Other characters to appear on the show from the Hulk books were his super-smart arch-enemy, The Leader (Stan Jones), and General Thunderbolt Ross (Robert Ridgely), who headed up the task force dedicated to stopping the Hulk. Hulk’s cousin Jennifer Walters made her first appearance outside of comics since being introduced only two years prior as the Savage She-Hulk (Victoria Carroll, who happened to be the wife of Bell); the result of needing a blood transfusion from her cousin when she was injured and his gamma-irradiated blood mutating hers. The mechanical-limbed Dr. Octopus (Bell) made an appearance from Spider-Man’s rogue gallery along with the Fantastic Four’s foe Puppet Master (Holt), who could control anyone by molding their shape with radioactive clay. New characters introduced in the series were Rio (Roberto Cruz) and his daughter Rita (Susan Blu), who served as comic relief and Rick’s girlfriend, respectively. Stan Lee served as the series’ narrator.
The Incredible Hulk debuted on NBC on September 18, 1982. It was broadcast alongside the second season and reruns of Spider-Man and his Amazing Friends in an hour-long block under the blanket title The Incredible Hulk and the Amazing Spider-Man. The second season of Amazing Friends ended up being only 3-episodes long due to Marvel Productions dedicating all of their resources towards Hulk. The series was written by Michael Reaves, Dennis Marks, Arthur Browne Jr., Fred Ladd, Martin Pasko, Misty Stewart-Taggart, Paul Dini and Marc Scott Zicree, with Marks serving as story editor. The series was animated by Dong Seo Animation and XAM! Productions. Johnny Douglas provided the music.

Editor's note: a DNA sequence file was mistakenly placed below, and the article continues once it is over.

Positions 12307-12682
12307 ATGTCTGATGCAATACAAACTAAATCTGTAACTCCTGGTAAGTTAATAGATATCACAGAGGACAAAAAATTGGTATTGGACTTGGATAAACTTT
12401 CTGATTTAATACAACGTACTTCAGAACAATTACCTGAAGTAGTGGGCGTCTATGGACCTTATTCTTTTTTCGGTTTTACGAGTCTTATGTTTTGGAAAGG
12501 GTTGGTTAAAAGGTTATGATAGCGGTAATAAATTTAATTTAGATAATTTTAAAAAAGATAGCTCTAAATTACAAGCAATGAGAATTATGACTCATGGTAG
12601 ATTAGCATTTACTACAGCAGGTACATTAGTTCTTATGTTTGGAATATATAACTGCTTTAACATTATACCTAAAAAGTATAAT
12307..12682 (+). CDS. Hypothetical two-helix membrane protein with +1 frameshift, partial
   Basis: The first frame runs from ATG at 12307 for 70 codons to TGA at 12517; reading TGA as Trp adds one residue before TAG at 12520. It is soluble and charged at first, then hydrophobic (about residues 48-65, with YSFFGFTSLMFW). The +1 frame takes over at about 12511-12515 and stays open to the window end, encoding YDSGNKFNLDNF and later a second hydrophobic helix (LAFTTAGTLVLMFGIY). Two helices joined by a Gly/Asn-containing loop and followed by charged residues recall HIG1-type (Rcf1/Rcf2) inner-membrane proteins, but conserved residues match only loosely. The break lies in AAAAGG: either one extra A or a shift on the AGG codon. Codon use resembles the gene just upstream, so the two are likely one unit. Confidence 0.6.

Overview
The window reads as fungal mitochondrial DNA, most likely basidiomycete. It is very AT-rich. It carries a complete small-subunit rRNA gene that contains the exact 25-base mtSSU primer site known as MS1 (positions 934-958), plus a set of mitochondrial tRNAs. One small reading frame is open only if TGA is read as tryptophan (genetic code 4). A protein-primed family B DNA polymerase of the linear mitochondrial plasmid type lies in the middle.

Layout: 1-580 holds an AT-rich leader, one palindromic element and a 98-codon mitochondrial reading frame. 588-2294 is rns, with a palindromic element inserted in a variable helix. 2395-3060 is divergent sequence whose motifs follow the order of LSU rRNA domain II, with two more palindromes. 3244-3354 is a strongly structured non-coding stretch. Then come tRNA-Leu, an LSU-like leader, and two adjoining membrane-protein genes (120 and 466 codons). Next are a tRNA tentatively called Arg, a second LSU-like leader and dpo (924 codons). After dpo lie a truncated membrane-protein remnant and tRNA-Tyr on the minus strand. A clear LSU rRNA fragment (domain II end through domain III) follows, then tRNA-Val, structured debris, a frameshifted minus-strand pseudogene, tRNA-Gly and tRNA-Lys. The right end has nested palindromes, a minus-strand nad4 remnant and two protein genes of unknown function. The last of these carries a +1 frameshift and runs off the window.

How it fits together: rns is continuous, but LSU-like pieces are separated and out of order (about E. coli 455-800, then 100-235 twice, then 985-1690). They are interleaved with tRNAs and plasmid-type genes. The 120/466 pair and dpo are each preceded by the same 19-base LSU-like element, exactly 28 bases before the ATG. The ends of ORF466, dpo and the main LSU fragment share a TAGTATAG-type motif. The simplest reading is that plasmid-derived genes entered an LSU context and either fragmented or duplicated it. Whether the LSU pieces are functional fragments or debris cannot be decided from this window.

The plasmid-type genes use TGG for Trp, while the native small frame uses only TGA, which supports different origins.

Hulk only lasted a single season of 13 episodes. It was rerun for an additional season alongside new episodes of Amazing Friends with the block retitled The Amazing Spider-Man and the Incredible Hulk, and later as part of the Marvel Action Universe, which served as a showcase of Marvel Productions programs. The episode “When Monsters Meet” was adapted into comic form by Marvel as The Incredible Hulk vs. Quasimodo in 1983, by regular Hulk contributors Bill Mantlo and Sal Buscema. Then-series editor Al Milgrom, dressed as the Hulk, appeared in a one-page back-up feature explaining the origin of the story.
Two episodes were released to VHS as part of Prism Entertainment’s Marvel Comics Video Library, as well as two volumes containing three-episodes each. The first episode was released by Best Film & Video Corp. on the second volume of their Marvel Matinee series. Starting in 2012, scenes from the show, as well as Amazing Friends, were cut, edited ad re-dubbed into comical shorts as part of the Marvel Mash-Up segments of Disney XD’s Marvel Universe on Disney XD programming block. They were shown between episodes of Ultimate Spider-Man and Avengers: Earth’s Mightiest Heroes, which also starred the Hulk with voices provided by Gabriel Mann and Fred Tatasciore. The series was made available to stream on Prime Video and Google Play.
Originally posted in 2015. Updated in 2022.